[Dogen] believed that nature could often explain the dharma to people better than people could explain it to each other in words. That may sound abstract, but it's really not that difficult to understand.
You could say that nature explains science to people. It explains science by demonstrating scientific principles. The principles of science exist before we put them into words or write them out as equations.
It's the same with the dharma. Reality exists as it is. The words we use to explain our understanding of it are always pale reflections of the truth we are attempting to convey and of our own understanding of that truth.
To me this attitude of insisting that nature can explain Buddhism better than words is part of the bravery of Buddhism. I was initially impressed by Buddhism because, unlike other religions I'd encountered up till then, it was not afraid of science. For example, these days a lot of misguided people in my country try to deny the observable fossil record and insist that the words of their religious book are truer than what nature tells them.
But Buddhism isn't like that. The Dalai Lama famously said, "If science proves some belief of Buddhism wrong, then Buddhism will have to change."
To be fair about some of the antifemale rhetoric that occurs in Buddhism, I don't think most of it was initially intended as a put-down of women. By that I mean that the writers probably weren't trying to send a message to women saying, "Hey, gals! You're terrible." Rather, they were heterosexual men trying hard to cope with celibacy and trying to help other hetero men do so by saying, "Hey, guys! The celibacy thing is tough, but if you think of women this way you'll be able to deal with it better."
It's a lousy strategy, if you ask me. Obviously it had the unfortunate consequence of making celibate male monks think of women as almost demonic creatures and led to some of the discriminatory practices Dogen denounces in this essay. It encouraged such frankly idiotic supposedly "Buddhist" customs as monks not being allowed to even so much as shake a woman's hand. This foolishness is still practiced today even by Western converts to certain traditions. Personally, I have no respect at all for that kind of nonsense, no matter how ancient or traditional it is. By the way, I do not particularly care if you're offended by my attitude. I find this repugnant misogynistic practice far more offensive than you could possibly find my attitude toward it.
When we need to pee or poop, we should make the aspiration that all beings get rid of impurity and get free of greed, anger, and delusion. When we get to the toilet we should make the aspiration that all beings progress to the supreme state of the truth.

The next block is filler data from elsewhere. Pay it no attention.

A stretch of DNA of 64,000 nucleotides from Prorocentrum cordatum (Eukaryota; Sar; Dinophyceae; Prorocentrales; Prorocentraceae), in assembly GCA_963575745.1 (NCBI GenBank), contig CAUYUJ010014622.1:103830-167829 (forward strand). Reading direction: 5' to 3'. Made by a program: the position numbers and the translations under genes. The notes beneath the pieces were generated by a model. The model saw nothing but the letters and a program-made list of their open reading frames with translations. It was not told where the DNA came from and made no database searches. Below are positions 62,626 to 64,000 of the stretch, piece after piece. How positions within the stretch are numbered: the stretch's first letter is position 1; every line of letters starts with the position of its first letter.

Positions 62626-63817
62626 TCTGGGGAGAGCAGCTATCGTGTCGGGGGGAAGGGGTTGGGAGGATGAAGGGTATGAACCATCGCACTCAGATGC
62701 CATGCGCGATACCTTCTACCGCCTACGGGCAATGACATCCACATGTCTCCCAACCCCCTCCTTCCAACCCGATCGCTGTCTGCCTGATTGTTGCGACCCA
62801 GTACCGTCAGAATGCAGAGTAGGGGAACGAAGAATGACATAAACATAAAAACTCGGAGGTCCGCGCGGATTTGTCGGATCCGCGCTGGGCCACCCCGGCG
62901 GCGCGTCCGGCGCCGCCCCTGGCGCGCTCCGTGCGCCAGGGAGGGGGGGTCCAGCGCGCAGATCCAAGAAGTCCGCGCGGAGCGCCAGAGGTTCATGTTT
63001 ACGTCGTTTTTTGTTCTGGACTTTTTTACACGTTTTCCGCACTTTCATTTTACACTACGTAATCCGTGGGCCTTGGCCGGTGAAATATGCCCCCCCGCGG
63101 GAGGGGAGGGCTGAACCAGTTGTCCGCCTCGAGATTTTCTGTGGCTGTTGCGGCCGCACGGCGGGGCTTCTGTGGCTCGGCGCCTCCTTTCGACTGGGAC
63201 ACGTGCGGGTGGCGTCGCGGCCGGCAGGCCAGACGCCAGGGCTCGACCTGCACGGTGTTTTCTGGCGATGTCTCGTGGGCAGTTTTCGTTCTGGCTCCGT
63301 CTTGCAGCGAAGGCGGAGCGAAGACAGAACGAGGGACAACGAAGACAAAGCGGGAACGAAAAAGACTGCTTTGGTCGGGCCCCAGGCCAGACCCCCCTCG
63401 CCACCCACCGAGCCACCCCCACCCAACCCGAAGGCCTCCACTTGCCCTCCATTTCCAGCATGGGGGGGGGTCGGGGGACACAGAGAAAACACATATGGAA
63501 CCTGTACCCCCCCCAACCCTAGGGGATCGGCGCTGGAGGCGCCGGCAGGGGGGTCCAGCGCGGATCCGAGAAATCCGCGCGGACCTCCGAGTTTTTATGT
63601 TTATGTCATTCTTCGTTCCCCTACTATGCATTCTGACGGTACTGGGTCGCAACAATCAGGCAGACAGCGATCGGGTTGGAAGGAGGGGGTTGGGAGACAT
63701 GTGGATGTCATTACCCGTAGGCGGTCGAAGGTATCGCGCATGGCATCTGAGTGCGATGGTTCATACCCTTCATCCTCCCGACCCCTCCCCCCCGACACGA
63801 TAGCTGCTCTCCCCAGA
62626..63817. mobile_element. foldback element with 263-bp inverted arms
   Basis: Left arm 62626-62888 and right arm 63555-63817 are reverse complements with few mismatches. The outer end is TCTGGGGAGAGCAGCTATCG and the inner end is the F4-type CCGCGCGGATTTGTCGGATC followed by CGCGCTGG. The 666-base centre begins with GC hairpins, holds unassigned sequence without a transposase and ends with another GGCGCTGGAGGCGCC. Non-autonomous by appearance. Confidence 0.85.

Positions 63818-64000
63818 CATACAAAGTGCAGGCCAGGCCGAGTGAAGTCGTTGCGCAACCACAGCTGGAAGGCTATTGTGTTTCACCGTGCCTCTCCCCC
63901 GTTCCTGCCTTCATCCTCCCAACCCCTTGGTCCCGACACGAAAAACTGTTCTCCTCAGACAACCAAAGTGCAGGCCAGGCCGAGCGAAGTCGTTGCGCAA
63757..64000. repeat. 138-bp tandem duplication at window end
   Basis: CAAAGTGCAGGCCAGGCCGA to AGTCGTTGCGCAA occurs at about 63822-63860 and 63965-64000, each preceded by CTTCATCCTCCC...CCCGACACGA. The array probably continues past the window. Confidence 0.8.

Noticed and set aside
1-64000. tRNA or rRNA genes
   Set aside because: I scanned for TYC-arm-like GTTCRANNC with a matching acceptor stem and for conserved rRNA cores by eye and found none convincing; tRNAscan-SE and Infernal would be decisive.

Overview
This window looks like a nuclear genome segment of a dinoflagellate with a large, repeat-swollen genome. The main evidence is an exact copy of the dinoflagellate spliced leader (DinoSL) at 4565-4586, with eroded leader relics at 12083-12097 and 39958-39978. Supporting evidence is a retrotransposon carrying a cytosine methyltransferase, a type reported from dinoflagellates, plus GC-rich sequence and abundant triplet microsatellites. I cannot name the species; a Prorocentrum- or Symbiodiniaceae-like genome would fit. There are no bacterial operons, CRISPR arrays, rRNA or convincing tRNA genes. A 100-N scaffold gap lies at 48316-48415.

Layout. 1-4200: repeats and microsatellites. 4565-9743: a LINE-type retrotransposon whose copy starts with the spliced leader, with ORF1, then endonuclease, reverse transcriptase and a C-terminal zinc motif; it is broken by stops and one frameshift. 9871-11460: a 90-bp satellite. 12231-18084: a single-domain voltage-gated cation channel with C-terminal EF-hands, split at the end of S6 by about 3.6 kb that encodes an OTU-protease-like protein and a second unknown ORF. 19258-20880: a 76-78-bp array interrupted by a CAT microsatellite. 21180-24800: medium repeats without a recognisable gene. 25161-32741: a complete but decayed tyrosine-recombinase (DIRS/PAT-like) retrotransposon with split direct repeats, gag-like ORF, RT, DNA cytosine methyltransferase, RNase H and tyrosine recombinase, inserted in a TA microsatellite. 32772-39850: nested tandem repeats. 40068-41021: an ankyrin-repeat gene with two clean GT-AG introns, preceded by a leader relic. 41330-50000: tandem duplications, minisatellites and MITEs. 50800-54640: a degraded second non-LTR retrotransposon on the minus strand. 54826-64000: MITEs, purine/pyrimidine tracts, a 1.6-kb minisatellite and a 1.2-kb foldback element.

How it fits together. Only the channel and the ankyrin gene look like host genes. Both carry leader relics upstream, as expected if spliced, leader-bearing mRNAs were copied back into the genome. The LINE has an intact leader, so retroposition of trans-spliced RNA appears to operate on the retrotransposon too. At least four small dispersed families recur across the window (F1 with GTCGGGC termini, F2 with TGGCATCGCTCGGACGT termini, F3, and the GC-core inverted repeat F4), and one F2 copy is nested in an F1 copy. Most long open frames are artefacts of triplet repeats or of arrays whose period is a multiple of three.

According to tradition, the Buddha first established a male-only monastic order. When certain women who had listened to his teachings, including the wife he left behind when he decided to pursue the truth and the woman who raised him after his mother died, asked to join the group he refused. At this point his chief attendant, a guy named Ananda, asked the Buddha if women were any less intelligent than men. The Buddha said no, they were just as intelligent. Then Ananda asked if women were any less capable than men of realizing the truth. The Buddha again said no, women were just as capable as men of realizing the truth. "Then why can't they join our order?" Ananda asked. At this point the Buddha gave in and said that women could join.
To speak of practicing the path is an expression of encouragement, a term of inducement; there has never been any doctrine to give people, just transmission of various expedient techniques. These are for expressing the essential idea, to get people to know their own minds. Ultimately there is no doctrine to get, no path to practice. Therefore it is said, "The path of enlightenment is natural."
In the early days of the Buddhist order, there were no specific rules of conduct for monks. Whenever a dispute came up, someone would ask the Buddha his opinion. His answers were memorized by his followers and formed the first rules for the monks. By the end of his life there were hundreds of these rules, ranging from practical advice on maintaining good relations to weird stuff like whether or not it was a breach of decorum for a monk to run up a tree when being chased by an elephant (the Buddha said that it was okay).
To him [Gudo Nishijima Roshi], Buddhism was not a spiritual practice or a religion. It was simply a practical approach to real life that neither denied the spiritual side of things nor held that spirituality was better or nobler than the material side of life.
The book [Zen Mind, Beginner's Mind] was created from transcripts of talks [Shunryu] Suzuki gave. The editors did not correct the mistakes Suzuki made when he quoted Dogen. Given the times [1960s], it's doubtful they even realized there were mistakes. Such mistakes, if one can call them that, are part of what happens in an orally transmitted tradition like Zen Buddhism. Buddhism was a strictly oral tradition for some two hundred years before anyone attempted to preserve Gautama Buddha's words in writing. What we call mistakes today were simply part of the tradition. Teachers quoted the ancient founders of their traditions based on what they'd heard from their teachers, not from books.